Twenty. That's how many weddings I shot in 2018 as a wedding filmmaker, and that's how many couples I've witnessed embark in the romantic tradition of love through ceremonial spectacle. As Aristotle puts it, love that is "composed of a single soul inhabiting two bodies.”
But what stems from this poetic union of two perfect swipes matches? A spiritual bliss? Unconditional passion? A fulfilled soul? Maybe. But there is a definite partner in crime to romantic love we all need to control: ego.
Not the Freudian ego, but that Kanye ego. You see it in films, you hear it in music and you feel your eyes rolling back when your lab partner urges you to believe that they "meet the perfect criteria" for their Friday-night-fling. Or better yet, the heavenly Friday-night-fling "fits all my checkboxes."
This is only the bark of the evergreen ego, which we can define using author Ryan Holiday's definition as an "unhealthy belief in our own importance” found in his book Ego Is the Enemy. This is synonymous with arrogance, vanity and of course, Kanye.
The ego in love inflates our own level of significance, while at the same time projecting ambitious standards for another to meet. With this principle narcissism, we begin to see the clinging relationship of ego with "romantic love" — which we can describe through the wisdom of Alain de Botton as a lifelong passion of unconditional affection, monogamous sex of the deepest expressions, independent of any logical reasoning and relying only on instinctual emotions and feelings.
Take that in — romantic love lives solely on emotion without logic. To the casual reader, these childish thoughts may seem obvious, but reflecting deeper, we begin to see signs within ourselves and our closest circle. We must control this. Let's take a look throughout your life.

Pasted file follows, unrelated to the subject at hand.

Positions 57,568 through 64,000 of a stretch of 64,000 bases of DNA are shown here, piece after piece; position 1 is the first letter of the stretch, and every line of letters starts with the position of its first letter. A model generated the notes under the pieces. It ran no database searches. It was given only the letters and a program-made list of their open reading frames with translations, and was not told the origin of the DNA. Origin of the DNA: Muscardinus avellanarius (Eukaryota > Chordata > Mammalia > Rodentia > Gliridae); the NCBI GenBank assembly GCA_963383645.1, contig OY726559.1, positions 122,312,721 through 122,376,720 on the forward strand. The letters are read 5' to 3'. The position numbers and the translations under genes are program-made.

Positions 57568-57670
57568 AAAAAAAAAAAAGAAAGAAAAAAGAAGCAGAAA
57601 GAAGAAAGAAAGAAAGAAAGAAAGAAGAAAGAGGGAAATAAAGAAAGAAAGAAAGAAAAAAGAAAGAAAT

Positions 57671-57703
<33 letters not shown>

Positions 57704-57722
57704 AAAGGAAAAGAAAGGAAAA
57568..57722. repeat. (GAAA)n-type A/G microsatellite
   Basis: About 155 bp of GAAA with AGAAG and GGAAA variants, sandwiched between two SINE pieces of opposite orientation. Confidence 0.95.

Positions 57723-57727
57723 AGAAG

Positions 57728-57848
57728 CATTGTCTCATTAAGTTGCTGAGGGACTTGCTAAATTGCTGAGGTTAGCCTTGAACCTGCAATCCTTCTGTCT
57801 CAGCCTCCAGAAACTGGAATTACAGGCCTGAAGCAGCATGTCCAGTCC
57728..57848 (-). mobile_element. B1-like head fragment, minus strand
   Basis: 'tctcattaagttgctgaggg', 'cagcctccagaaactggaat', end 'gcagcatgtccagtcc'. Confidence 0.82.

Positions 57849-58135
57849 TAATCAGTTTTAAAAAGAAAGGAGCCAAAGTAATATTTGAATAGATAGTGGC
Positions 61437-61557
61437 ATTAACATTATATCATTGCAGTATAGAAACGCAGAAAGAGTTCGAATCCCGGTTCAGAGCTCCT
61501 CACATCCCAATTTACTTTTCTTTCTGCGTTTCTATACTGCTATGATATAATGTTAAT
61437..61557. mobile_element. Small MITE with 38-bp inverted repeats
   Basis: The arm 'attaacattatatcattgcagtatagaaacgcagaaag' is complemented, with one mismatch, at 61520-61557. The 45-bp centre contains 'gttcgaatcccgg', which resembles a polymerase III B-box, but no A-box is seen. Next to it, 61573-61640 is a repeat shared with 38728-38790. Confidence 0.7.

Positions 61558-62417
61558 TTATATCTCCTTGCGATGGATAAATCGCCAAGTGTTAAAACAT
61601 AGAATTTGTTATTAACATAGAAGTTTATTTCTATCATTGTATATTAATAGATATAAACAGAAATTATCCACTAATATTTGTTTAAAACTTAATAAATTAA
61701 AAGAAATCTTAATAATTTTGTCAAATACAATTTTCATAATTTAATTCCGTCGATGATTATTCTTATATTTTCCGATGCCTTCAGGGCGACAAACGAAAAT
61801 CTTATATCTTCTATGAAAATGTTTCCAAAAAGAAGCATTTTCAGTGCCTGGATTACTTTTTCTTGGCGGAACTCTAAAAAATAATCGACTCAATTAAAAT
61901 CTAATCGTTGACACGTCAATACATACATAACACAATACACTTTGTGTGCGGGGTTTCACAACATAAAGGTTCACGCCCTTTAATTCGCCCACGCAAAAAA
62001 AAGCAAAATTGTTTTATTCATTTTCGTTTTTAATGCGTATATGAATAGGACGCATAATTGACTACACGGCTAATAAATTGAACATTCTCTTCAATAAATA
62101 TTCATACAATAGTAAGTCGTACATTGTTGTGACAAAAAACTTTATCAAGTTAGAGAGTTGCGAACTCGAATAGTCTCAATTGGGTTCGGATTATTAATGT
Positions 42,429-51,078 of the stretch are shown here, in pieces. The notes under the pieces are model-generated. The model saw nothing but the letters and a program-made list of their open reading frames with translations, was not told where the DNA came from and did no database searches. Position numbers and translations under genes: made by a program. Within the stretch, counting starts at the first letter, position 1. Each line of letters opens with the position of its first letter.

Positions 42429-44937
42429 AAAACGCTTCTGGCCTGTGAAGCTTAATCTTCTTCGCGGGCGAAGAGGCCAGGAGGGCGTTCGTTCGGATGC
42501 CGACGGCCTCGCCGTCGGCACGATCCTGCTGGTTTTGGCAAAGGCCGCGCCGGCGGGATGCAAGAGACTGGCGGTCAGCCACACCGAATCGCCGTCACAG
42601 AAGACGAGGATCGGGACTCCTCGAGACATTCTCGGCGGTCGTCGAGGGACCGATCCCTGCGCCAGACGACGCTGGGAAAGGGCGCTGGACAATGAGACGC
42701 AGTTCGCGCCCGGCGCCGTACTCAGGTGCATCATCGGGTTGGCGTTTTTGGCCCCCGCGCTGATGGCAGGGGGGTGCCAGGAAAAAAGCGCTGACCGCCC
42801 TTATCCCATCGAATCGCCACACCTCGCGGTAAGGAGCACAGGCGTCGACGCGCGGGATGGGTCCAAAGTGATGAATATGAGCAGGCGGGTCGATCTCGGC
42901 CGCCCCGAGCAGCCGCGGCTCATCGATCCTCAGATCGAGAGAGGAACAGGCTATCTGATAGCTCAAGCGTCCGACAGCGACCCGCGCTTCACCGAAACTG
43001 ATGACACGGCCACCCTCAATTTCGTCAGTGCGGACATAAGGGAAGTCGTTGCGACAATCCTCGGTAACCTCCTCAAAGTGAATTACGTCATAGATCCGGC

Going back to where this all began, childhood is where we first experienced love. Most can associate child affection with a loving authority. Whether we called them our parent, sibling, relative, or neighbour, we needed them. The attachment theory research of John Bowlby throughout the 1900's, followed by Prof. Sue Johnson's couples therapy research today, brings sound evidence for our dependence on others. When we screamed for food, we got it. When we cried to be held, we got it. When we laughed for playtime, we got it. This is a good thing. Relying on others is the fundamental reason our species has survived millennia. The downside is in its longevity and growth through life.
Yes, we need others in life, and yes, our deepest instinct is to seek attachment, as outlined by Prof. Johnson, but the feedback loop of the Ariana Grande-esque "I want it, I got it" is the root that sprouts the dark ego of romance. Getting things as children paves the way for this underlying principle of romantic love: When we want something, we'll find a way to get it.
Which brings us to the next step of the growing ego in love. Found in puberty, high school, college or university, new experiences with decreased micromanagement and guidance. This is when the ego begins to experiment. Our claustrophobic wants begin to explore outside the supervised home and seeks easier ways to be watered. Whether through becoming captain of the volleyball team, taking the alto sax solo in band and most notably, finding a significant other to seek love and affection from.
This is also the point where ego meets romance. Our idea of love at this time is heavily influenced by the media, family and friends, and I'm willing to bet they all follow the blueprint of romantic love defined above. The fairytale love. The princess and prince charming love.
The budding ego spreads its roots and leaves into new terrain, searching for nourishment through this angelic and socially-acceptable soil called romance. This fair ground is for taking, stemming from it the seedling motto of “doing it because you want it” which only leads to the growth of our selfish plant called ego.
This is when our ego blooms the biggest, taking our primal egotistic need for affection and mixing it with the socially-acceptable irrationality of love. It almost becomes Machiavellian in the way it finds love.
Robert Greene, author of The Laws Of Human Nature, highlights a few archetypes of the folly relationship: the victim types that need saving, the saviour types to save victims, the devilish romantics of seduction, the image of perfection that never comes to fruition and the straight-up "they'll worship my ego indefinitely and unconditionally because of who I am" type.